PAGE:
Background: Some autoimmune and chronic inflammatory disorders are associated with increased risks of non-Hodgkin lymphoma (NHL). Because different NHL subtypes develop at different stages of lymphocyte differentiation, associations of autoimmune and inflammatory disorders with specific NHL subtypes could lead to a better understanding of lymphomagenic mechanisms.
Methods: In a population-based case-control study in Denmark and Sweden, 3055 NHL patients and 3187 matched control subjects were asked about their history of autoimmune and chronic inflammatory disorders, markers of severity, and treatment. Logistic regression with adjustment for study matching factors was used to calculate odds ratios (ORs) and 95% confidence intervals (CIs) for NHL overall and for NHL subtypes.
Results: Risks of all NHL were increased in association with rheumatoid arthritis (OR = 1.5, 95% CI = 1.1 to 1.9), primary Sjögren syndrome (OR = 6.1, 95% CI = 1.4 to 27), systemic lupus erythematosus (OR = 4.6, 95% CI = 1.0 to 22), and celiac disease (OR = 2.1, 95% CI = 1.0 to 4.8). All of these conditions were also associated with diffuse large B-cell lymphoma, and some were associated with marginal zone, lymphoplasmacytic, or T-cell lymphoma. Ever use of nonsteroidal anti-inflammatory drugs, systemic corticosteroids, and selected immunosuppressants was associated with risk of NHL in rheumatoid arthritis patients but not in subjects without rheumatoid arthritis. Also, multivariable adjustment for treatment had little impact on risk estimates. Psoriasis, sarcoidosis, and inflammatory bowel disorders were not associated with increased risk of NHL overall or of any NHL subtype.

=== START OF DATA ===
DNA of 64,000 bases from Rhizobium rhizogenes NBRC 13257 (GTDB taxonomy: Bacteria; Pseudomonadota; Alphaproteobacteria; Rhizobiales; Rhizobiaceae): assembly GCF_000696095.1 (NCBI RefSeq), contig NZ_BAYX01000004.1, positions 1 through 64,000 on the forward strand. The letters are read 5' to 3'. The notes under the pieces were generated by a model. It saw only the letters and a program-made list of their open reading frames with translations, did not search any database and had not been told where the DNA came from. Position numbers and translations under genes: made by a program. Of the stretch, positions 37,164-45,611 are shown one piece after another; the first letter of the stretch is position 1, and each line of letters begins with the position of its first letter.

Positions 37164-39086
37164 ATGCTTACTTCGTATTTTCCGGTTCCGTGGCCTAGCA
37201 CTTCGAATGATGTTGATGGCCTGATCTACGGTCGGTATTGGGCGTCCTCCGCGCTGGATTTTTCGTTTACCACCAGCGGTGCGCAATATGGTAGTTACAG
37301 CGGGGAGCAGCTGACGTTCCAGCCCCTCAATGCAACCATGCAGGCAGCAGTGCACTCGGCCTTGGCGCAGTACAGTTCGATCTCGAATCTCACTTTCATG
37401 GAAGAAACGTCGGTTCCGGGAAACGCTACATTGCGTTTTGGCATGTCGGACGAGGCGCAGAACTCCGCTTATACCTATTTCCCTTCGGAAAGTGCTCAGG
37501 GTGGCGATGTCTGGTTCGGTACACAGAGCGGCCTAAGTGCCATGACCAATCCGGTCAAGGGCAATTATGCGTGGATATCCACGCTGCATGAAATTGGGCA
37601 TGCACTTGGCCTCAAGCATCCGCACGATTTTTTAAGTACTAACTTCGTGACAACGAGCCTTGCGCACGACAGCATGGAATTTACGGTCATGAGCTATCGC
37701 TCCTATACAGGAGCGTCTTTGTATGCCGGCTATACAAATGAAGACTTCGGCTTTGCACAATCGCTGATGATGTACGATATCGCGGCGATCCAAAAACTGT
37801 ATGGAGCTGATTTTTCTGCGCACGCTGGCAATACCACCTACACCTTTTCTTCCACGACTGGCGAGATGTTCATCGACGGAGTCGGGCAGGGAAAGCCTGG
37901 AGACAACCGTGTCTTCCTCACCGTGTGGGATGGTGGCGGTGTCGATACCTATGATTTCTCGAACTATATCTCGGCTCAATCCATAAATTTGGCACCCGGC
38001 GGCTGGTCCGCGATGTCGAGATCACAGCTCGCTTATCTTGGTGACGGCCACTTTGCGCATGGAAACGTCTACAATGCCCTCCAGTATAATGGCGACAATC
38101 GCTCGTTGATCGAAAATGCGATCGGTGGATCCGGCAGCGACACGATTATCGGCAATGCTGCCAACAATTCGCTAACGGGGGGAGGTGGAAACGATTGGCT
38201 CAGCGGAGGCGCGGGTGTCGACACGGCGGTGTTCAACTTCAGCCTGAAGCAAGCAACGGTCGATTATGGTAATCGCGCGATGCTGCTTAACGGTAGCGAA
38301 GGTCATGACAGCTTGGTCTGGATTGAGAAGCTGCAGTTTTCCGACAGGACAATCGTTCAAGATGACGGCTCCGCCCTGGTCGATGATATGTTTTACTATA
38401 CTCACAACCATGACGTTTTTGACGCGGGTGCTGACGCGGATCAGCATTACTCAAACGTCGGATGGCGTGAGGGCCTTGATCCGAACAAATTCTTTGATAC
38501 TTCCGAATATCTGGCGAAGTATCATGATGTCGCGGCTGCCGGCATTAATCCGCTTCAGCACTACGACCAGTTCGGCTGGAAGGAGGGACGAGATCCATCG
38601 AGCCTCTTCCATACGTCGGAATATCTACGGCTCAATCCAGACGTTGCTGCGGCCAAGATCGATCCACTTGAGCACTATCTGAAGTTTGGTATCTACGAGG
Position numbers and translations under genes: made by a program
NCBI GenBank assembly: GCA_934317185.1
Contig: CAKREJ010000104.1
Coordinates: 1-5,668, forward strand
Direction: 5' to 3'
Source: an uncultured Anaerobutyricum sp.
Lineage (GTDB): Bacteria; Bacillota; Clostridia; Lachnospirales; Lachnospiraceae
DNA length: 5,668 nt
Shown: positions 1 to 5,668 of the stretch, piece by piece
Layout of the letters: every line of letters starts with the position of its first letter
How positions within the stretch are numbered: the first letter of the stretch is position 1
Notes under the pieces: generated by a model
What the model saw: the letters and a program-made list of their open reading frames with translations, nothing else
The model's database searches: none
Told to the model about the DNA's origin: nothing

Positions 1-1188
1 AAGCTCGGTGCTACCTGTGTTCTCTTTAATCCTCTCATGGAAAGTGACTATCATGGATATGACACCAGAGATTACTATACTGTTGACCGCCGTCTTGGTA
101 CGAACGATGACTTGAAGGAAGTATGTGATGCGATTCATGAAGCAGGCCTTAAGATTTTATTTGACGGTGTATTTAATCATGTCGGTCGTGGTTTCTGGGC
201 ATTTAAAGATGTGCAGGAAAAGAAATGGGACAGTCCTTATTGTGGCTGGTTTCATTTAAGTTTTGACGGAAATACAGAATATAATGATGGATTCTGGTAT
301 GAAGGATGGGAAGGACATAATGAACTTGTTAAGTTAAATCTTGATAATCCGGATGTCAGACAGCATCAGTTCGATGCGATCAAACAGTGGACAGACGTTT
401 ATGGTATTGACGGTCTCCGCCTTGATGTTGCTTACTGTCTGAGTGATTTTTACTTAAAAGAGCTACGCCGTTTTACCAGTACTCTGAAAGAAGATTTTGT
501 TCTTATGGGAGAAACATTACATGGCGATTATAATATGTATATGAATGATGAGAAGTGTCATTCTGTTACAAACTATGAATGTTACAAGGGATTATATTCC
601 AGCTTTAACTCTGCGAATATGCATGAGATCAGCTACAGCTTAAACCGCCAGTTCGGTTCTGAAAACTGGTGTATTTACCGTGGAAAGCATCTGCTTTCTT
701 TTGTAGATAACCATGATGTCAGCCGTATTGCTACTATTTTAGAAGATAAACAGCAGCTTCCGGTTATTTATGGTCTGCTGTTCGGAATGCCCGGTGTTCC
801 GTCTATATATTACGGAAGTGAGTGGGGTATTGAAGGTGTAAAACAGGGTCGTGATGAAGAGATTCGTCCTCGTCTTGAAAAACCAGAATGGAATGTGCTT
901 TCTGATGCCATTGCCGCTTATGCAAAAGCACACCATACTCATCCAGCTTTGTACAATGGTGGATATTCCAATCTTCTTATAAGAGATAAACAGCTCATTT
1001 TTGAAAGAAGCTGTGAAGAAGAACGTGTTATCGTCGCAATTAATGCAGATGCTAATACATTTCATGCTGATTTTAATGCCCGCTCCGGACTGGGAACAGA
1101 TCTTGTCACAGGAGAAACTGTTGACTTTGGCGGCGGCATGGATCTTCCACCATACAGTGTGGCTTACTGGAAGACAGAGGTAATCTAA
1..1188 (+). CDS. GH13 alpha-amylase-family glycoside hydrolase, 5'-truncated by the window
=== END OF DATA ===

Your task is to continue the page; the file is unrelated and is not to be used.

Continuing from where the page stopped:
Conclusions: Our results confirm the associations between certain autoimmune disorders and risk of NHL and suggest that the associations may not be general but rather mediated through specific NHL subtypes. These NHL subtypes develop during postantigen exposure stages of lymphocyte differentiation, consistent with a role of antigenic drive in autoimmunity-related lymphomagenesis.